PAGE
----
A measurement apparatus 132 contained within the sweat sensor body 130 suitably processes the measurable parameter received from two electrodes 112 via the connectivity interface 120. An algorithm 134 contained within the sweat sensor body 130 determines the outcome of the measurable parameter and suitably presents the data to a user interface 136. Other components such as a battery and other ancillary circuits 138 make the sweat sensor system self-reliant and appropriate for portable use.

The purpose of the sweat sensor head 110 shown in FIG. 1 is to sample sweat fluid from the surface of a subject's skin and present this fluid to a pair of electrodes 112. A schematic diagram of the fundamental assembly of the sweat sensor head 200 is shown in FIG. 2. It is necessary to prevent any electrolysis action between the two electrodes. If the sweat fluid is in a static state such that the two electrodes are in contact with the sweat fluid, there will then be a tendency for sodium (Na+) ions to move towards the cathode electrode. The area surrounding the cathode then begins to accumulate certain ions which form a barrier to the sweat fluid. It has been found that agitation temporarily removes this ionic barrier but, as conditions settle to a static state, the barrier forms again.

The sweat sensor head 200 substantially eliminates such a problem by utilizing an absorbent material A 230 which comes into contact with the sweat fluid 217 at a boundary region A 220. If the density of the sweat fluid 217 is higher on the sweat fluid side of the boundary region A 220 than on the absorbent material A side, then the sweat fluid 217 will cross the boundary region A 220 and flow into the absorbent material A 230. Similarly, if the density of the sweat fluid 217 is higher on the absorbent material A side of the boundary region B 222 than on the absorbent material B side, then the sweat fluid 217 will cross the boundary region B and flow into the absorbent material B 232. This permits the sweat fluid to flow past the electrode A 240 and electrode B 242 in a dynamic state and does not allow an ionic barrier to form in the area surrounding electrode A 240 or electrode B 242.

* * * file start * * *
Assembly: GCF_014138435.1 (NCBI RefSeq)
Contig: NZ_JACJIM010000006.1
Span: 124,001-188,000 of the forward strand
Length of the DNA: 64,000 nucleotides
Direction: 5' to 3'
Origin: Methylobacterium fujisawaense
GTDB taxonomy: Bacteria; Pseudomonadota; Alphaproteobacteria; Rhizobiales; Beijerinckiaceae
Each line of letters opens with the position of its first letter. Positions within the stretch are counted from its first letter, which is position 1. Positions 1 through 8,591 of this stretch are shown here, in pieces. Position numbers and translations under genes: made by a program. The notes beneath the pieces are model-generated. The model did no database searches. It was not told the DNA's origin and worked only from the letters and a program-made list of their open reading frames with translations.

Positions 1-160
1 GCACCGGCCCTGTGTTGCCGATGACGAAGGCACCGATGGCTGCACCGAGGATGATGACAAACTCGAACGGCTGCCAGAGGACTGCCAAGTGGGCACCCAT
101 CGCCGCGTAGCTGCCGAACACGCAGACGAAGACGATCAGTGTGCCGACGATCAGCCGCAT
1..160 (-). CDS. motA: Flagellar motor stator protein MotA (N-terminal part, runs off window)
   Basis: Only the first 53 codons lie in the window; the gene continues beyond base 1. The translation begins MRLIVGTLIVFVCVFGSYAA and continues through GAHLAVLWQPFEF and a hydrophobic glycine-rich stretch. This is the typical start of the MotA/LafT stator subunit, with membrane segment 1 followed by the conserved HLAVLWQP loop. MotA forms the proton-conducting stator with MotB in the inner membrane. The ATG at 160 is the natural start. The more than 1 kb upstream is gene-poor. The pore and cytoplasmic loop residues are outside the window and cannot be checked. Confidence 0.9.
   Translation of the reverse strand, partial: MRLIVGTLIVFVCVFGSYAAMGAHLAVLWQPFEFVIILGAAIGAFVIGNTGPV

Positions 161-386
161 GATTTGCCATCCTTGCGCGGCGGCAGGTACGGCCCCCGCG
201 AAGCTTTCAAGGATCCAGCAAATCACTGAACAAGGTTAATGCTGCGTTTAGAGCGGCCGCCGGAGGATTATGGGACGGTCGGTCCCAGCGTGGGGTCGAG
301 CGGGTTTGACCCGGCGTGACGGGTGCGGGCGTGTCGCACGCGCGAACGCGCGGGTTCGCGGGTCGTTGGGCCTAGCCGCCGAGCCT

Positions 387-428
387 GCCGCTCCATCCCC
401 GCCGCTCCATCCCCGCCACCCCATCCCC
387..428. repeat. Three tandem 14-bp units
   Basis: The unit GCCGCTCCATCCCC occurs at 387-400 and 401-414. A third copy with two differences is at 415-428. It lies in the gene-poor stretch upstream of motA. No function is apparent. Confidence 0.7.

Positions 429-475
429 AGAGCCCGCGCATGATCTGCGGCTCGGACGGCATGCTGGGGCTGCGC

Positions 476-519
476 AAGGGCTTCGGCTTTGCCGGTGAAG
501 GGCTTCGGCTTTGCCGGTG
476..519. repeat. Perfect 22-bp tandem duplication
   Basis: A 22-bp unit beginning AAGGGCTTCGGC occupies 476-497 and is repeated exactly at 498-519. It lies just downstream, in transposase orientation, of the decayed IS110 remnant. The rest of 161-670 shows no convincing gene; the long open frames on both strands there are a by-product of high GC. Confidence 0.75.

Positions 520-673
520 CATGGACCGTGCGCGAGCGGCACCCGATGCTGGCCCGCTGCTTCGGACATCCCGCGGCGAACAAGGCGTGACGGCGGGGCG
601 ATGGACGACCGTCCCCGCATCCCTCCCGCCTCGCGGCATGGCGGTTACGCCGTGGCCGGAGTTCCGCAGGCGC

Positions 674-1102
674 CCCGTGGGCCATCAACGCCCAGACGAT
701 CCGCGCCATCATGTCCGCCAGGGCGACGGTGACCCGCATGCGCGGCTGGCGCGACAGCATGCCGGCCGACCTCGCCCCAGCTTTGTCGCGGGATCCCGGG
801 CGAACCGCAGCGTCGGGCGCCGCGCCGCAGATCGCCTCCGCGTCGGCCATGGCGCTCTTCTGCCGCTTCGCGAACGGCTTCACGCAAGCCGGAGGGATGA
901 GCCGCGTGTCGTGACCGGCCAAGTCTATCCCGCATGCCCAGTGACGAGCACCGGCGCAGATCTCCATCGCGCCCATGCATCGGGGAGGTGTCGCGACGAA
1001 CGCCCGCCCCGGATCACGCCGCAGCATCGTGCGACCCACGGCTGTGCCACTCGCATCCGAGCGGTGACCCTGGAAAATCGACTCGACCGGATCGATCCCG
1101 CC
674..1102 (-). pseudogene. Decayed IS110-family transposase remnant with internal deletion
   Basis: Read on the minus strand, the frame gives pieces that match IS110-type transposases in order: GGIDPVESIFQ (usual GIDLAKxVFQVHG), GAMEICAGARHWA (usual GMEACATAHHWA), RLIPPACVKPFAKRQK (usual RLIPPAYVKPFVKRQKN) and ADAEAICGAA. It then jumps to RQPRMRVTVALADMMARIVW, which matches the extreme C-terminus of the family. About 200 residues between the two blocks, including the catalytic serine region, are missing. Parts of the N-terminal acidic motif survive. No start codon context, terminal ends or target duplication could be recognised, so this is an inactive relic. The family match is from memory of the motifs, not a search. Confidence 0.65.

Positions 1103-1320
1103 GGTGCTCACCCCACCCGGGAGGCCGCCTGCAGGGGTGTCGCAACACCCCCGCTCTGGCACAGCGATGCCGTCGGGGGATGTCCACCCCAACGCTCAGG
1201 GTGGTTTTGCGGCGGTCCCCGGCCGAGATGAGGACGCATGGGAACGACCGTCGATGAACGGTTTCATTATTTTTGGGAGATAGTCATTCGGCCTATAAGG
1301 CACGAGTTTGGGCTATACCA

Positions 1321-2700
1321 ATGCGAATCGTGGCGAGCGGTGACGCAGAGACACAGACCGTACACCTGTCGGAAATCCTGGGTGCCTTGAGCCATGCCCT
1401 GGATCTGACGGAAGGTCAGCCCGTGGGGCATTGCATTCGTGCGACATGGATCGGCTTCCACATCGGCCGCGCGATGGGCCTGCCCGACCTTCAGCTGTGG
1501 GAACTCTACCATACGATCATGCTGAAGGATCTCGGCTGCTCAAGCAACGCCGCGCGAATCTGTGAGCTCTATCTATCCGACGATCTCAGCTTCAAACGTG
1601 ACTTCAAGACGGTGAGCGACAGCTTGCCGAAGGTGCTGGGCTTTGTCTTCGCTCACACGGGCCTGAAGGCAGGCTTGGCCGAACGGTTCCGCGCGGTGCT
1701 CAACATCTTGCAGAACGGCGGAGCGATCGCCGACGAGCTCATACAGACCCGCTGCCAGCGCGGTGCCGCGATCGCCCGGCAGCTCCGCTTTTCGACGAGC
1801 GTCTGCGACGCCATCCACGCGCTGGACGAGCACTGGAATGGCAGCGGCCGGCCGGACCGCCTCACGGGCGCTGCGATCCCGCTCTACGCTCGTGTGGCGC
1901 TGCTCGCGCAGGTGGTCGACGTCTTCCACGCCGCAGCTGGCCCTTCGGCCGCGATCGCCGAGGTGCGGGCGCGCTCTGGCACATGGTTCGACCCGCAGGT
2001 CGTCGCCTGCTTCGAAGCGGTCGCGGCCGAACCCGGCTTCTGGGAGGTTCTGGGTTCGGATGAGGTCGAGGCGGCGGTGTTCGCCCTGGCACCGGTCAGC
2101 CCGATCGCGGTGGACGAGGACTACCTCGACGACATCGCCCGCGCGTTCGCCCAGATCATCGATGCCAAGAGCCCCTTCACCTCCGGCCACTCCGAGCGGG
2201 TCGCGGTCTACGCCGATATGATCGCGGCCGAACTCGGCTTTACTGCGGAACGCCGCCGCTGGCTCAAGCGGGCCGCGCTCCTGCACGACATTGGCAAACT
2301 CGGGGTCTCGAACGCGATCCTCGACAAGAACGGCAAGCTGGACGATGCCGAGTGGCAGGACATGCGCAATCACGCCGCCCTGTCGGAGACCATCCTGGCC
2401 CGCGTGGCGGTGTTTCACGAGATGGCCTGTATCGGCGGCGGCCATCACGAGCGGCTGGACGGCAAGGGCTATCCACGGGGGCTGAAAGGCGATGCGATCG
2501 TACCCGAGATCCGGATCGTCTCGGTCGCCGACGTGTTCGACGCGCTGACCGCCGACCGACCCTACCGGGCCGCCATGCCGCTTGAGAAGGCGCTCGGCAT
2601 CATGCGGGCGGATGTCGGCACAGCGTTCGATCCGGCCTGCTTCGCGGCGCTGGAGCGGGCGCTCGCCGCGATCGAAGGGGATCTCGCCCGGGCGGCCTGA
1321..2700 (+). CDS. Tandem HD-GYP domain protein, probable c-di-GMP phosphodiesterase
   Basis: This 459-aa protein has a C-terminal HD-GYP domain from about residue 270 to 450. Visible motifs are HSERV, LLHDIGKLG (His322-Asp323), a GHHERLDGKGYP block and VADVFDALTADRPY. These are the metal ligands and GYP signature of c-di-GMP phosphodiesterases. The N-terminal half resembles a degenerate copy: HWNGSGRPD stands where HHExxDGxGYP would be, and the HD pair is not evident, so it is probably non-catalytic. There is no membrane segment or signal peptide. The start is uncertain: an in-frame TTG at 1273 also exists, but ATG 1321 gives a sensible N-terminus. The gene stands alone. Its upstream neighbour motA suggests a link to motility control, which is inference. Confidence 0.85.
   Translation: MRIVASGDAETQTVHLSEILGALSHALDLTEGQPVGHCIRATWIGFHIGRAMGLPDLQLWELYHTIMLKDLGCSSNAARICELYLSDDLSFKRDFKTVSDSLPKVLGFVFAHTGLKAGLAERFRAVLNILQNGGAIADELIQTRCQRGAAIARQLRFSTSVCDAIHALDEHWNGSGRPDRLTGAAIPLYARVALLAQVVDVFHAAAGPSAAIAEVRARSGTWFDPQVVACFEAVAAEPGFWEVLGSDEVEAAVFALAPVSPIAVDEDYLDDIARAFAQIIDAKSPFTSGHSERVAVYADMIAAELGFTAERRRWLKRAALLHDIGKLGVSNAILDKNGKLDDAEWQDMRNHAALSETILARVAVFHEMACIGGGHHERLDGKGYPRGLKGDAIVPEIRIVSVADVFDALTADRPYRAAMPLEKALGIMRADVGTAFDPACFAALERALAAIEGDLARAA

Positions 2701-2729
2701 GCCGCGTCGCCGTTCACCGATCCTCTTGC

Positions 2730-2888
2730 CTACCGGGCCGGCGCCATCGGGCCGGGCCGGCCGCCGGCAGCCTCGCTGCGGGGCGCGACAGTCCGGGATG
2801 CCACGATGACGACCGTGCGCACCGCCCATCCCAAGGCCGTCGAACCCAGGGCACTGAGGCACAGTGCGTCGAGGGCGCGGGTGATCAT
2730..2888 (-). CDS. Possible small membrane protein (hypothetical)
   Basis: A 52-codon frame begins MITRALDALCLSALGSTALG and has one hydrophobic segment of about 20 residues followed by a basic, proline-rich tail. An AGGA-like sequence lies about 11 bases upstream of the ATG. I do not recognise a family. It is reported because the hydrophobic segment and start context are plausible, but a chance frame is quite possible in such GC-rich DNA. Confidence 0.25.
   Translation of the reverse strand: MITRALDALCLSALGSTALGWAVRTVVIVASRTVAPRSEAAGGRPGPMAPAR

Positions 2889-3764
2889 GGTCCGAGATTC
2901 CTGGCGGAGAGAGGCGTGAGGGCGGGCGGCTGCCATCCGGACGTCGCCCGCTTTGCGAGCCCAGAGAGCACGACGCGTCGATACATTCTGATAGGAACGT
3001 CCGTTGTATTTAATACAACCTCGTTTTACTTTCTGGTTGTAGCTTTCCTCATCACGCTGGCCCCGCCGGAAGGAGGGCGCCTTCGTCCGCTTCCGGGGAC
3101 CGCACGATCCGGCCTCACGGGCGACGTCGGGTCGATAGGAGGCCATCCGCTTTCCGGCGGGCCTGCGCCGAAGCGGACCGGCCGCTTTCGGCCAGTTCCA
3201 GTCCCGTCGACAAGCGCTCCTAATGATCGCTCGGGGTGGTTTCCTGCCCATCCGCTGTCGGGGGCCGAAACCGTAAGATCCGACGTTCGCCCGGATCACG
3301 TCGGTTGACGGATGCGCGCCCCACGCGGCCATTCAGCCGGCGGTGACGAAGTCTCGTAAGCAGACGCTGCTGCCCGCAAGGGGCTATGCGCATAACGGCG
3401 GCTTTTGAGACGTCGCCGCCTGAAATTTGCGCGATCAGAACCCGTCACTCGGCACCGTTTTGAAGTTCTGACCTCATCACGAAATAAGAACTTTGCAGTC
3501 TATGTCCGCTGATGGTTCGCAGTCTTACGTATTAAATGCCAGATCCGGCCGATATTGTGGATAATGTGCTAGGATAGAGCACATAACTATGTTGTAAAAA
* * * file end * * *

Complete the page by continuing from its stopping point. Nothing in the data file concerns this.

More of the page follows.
The distance D 244 between electrode A 240 and electrode B 242 has been determined experimentally to preferably be from about 3 to about 7 mm depending on the cross-sectional area of the absorbent material A 230. An appropriate enclosure (not shown) is provided to contain the sweat sensor head assembly. The fluid input is at boundary region A 220 and the outputs are the electrode A 240 and electrode B 242 connections. This arrangement prevents the two electrodes A, B 240, 242 from coming into contact with the subject's skin. The assembly may be disposable and would be replaced when absorbent material B has become saturated.